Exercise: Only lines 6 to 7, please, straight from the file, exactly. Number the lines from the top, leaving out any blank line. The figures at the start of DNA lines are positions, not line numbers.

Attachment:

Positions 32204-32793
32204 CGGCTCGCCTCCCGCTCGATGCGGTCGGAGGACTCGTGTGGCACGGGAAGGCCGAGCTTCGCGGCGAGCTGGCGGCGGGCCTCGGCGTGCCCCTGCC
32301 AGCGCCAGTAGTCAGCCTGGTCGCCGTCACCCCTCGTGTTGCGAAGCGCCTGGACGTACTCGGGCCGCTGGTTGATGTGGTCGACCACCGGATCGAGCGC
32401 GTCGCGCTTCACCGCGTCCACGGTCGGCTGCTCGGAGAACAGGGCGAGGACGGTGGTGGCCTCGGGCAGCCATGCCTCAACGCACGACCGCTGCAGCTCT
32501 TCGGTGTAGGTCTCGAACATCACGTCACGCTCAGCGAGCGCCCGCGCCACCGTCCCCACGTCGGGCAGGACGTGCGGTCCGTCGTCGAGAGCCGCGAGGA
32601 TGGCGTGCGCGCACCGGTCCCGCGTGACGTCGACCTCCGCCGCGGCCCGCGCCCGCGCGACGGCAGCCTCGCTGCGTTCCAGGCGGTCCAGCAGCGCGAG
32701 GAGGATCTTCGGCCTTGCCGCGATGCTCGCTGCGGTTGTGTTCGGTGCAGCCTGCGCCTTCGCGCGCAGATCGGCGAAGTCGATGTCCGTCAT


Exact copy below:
32601 TGGCGTGCGCGCACCGGTCCCGCGTGACGTCGACCTCCGCCGCGGCCCGCGCCCGCGCGACGGCAGCCTCGCTGCGTTCCAGGCGGTCCAGCAGCGCGAG
32701 GAGGATCTTCGGCCTTGCCGCGATGCTCGCTGCGGTTGTGTTCGGTGCAGCCTGCGCCTTCGCGCGCAGATCGGCGAAGTCGATGTCCGTCAT